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Electrics Review
Electrostatics Review
Electric Potential Review
Electric Flux & Gaussian Theorem Review
Electric Capacitance Review
Akshay
Satagopan
Akshay
Satagopan
2011.09.25
16:30:53 +05'30'
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Electrostatics
Review
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Frictional Electricity:
Frictional electricity is the electricity produced by rubbing two sui
and transfer of electrons from one body to other.
.
+ +
+ +
+ +
+ +
+ +
+ +
 
 
 
 
+ + +
+ + + +
+ + +
Glass
Silk
Electrons in glass are loosely bound in it than the electrons in silglass and silk are rubbed together, the comparatively loosely boufrom glass get transferred to silk.As a result, glass becomes positively charged and silk becomes n
charged.
Electrons in fur are loosely bound in it than the electrons in ebon
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It is very important to note that the electrification of the body (whe
positive or negative) is due to transfer of electrons from one body
i.e. If the electrons are transferred from a body, then the deficiencelectrons makes the body positive.
If the electrons are gained by a body, then the excess of electrons
body negative.
If the two bodies from the following list are rubbed, then the body
early in the list is positively charges whereas the latter is negative
Fur, Glass, Silk, Human body, Cotton, Wood, Sealing wax, Amber
Sulphur, Rubber, Ebonite.
Amber, Ebonite, Rubber, PlasWool, Flannel
SilkGlass
Column II (ve Charge)Column I (+ve Charge)
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Properties of Charges:
1. There exists only two types of charges, namely positive and ne
2. Like charges repel and unlike charges attract each other.
3. Charge is a scalar quantity.
4. Charge is additive in nature. eg. +2 C + 5 C – 3 C = +
5. Charge is quantized.
i.e. Electric charge exists in discrete packets rather than in con
amount.
It can be expressed in integral multiples fundamental electroni
(e = 1.6 x 1019 C)
q = ± ne where n = 1, 2, 3, …………
6. Charge is conserved.
i.e. The algebraic sum of positive and negative charges in an issystem remains constant.
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Note: Recently, the existence of quarks of charge ⅓ e and ⅔ e hapostulated. If the quarks are detected in any experiment with con
practical evidence, then the minimum value of ‘quantum of chargeeither ⅓ e or ⅔ e. However, the law of quantization will hold good
Coulomb’s Law – Force between two point electric ch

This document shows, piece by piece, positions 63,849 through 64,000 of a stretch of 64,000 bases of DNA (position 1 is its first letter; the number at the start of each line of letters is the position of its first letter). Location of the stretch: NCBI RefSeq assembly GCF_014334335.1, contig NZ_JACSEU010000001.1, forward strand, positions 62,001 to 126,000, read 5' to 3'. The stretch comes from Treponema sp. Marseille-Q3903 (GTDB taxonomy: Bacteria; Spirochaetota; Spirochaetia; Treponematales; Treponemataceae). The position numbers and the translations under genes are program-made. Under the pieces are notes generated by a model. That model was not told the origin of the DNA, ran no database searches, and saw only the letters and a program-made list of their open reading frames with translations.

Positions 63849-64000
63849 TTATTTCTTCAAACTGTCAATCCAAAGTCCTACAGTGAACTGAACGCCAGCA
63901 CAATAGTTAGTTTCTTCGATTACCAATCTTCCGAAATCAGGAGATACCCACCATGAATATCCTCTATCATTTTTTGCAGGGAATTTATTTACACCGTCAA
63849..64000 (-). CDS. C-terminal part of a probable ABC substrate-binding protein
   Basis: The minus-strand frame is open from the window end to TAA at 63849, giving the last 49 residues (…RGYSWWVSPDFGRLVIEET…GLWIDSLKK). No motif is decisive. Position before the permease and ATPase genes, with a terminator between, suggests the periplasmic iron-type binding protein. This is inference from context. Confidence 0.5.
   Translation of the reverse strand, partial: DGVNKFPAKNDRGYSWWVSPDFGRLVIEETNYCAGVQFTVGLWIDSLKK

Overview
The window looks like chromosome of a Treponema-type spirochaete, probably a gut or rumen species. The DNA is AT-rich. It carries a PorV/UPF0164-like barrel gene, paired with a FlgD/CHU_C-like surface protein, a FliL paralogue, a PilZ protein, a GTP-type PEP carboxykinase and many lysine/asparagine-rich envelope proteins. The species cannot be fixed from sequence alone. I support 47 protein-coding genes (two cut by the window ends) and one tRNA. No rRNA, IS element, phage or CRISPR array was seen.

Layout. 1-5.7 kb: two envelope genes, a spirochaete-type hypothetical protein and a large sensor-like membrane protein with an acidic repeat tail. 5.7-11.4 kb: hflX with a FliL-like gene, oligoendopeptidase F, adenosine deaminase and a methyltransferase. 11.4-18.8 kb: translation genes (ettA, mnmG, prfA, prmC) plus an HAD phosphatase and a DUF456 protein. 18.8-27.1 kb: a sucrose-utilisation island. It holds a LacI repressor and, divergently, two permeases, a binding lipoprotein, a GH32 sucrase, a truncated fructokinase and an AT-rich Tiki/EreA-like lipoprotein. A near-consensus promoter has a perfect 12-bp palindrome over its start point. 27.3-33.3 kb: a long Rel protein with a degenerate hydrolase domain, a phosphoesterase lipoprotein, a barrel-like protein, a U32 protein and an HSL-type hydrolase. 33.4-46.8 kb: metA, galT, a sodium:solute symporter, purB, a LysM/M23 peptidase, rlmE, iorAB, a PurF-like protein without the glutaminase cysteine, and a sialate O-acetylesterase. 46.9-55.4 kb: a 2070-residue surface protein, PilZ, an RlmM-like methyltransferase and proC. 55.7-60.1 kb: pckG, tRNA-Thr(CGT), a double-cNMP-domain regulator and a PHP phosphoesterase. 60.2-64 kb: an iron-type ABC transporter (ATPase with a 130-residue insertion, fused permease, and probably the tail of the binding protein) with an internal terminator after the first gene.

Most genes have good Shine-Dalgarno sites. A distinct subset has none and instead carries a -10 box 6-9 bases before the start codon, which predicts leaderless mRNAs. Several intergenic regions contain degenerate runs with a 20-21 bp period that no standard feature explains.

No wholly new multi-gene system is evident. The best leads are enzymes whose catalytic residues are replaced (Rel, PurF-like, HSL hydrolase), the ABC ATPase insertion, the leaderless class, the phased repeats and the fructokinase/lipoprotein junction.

The electrostatic force of interaction (attraction or repulsion) betw
electric charges is directly proportional to the product of the charproportional to the square of the distance between them and actsjoining the two charges.
Strictly speaking, Coulomb’s law applies to stationary point charg
r
q1F α q1 q2
F α 1 / r2
or F αq
1
q2
r2F = k
q1
q2
r2or where k is a positiveproportionality called
l i f
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In medium, k =1
4πεwhere ε is the absolute electric pe
the dielectric medium
The dielectric constant or relative permittivity or specific inductiv
dielectric coefficient is given by
F =q1 q2
r2
1
4πε0
In vacuum,
F =
q1 q2
r2
1
4πε0εr
In medium,
ε0 = 8.8542 x 1012 C2 N1 m2
K = εr =εε0
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Coulomb’s Law in Vector Form:
r
+ q1
F12
r12
q1q2 > 0
+ q1 r1
In vacuum, for q1 q2 > 0,
q1 q2
r2
1
4πε0
r21F12 =
q1 q2
r2
1
4πε0
r12F21 =
In vacuum, for q1 q2 < 0,
q1 q21rF
q1 q21rF&
r
 q1
F12
r12
q1q2 > 0
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q1 q2
r3
1
4πε0
r12F12 =
q1 q2
r3
1
4πε0
r2F21 =&
Note: The cube term of the distance is simply because of vector
Otherwise the law is ‘Inverse Square Law’ only.
Units of Charge:
In SI system, the unit of charge is coulomb (C).
One coulomb of charge is that charge which when placed at rest idistance of one metre from an equal and similar stationary chargeis repelled by it with a force of 9 x 109 newton.
In cgs electrostatic system, the unit of charge is ‘statcoulomb’ or
In cgs electrostatic system, k = 1 / K where K is ‘dielectric consta
For vacuum, K = 1.
F =q
1
q2
r2
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1 emu of charge = c esu of charge
1 emu of charge = 3 x 1010 esu of charge
1 coulomb of charge = 3 x 109 statcoulomb
1 abcoulomb = 10 coulomb